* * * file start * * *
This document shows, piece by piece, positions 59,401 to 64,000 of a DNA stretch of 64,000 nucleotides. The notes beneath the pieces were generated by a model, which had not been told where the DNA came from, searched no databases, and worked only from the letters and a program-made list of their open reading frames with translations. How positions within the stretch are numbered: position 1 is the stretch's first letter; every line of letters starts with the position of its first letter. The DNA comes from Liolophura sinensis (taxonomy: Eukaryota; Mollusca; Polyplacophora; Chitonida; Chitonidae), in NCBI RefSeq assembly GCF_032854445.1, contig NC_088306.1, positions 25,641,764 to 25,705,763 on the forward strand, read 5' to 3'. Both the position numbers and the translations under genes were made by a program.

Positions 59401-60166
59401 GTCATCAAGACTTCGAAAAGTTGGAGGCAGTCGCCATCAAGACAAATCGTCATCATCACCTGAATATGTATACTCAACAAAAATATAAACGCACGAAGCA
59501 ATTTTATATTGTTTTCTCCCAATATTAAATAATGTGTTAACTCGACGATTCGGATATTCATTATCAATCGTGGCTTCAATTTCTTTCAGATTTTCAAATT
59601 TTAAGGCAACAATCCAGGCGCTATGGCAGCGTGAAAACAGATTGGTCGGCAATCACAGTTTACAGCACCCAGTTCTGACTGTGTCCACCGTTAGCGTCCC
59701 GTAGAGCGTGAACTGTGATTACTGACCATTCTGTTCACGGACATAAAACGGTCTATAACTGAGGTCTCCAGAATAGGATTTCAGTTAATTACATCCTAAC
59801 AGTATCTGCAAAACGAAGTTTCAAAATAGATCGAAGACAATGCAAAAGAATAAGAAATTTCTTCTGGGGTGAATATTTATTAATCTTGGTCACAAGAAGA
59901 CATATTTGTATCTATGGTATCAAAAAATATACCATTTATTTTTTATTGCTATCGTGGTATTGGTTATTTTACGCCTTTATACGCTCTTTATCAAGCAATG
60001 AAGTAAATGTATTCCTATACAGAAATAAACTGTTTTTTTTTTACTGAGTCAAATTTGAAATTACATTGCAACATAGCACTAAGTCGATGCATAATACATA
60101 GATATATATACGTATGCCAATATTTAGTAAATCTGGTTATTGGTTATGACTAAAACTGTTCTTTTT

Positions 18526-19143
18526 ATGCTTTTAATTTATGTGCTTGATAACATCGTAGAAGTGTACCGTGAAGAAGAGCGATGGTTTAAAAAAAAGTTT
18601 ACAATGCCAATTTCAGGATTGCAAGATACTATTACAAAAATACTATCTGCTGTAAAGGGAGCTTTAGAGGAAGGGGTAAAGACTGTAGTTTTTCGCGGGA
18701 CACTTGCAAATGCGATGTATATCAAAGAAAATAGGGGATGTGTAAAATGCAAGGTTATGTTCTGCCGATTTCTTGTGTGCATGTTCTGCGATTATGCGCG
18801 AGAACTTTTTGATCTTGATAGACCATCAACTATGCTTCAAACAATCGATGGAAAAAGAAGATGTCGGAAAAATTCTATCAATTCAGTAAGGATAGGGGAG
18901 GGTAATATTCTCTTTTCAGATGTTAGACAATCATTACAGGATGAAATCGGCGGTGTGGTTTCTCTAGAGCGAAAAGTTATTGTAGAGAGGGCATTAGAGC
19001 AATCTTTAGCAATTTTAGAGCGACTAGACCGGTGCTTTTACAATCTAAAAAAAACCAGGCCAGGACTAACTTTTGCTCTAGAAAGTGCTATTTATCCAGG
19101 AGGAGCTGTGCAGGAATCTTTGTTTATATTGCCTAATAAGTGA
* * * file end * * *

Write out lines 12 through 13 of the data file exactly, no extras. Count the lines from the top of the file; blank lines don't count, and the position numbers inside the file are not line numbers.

18526 ATGCTTTTAATTTATGTGCTTGATAACATCGTAGAAGTGTACCGTGAAGAAGAGCGATGGTTTAAAAAAAAGTTT
18601 ACAATGCCAATTTCAGGATTGCAAGATACTATTACAAAAATACTATCTGCTGTAAAGGGAGCTTTAGAGGAAGGGGTAAAGACTGTAGTTTTTCGCGGGA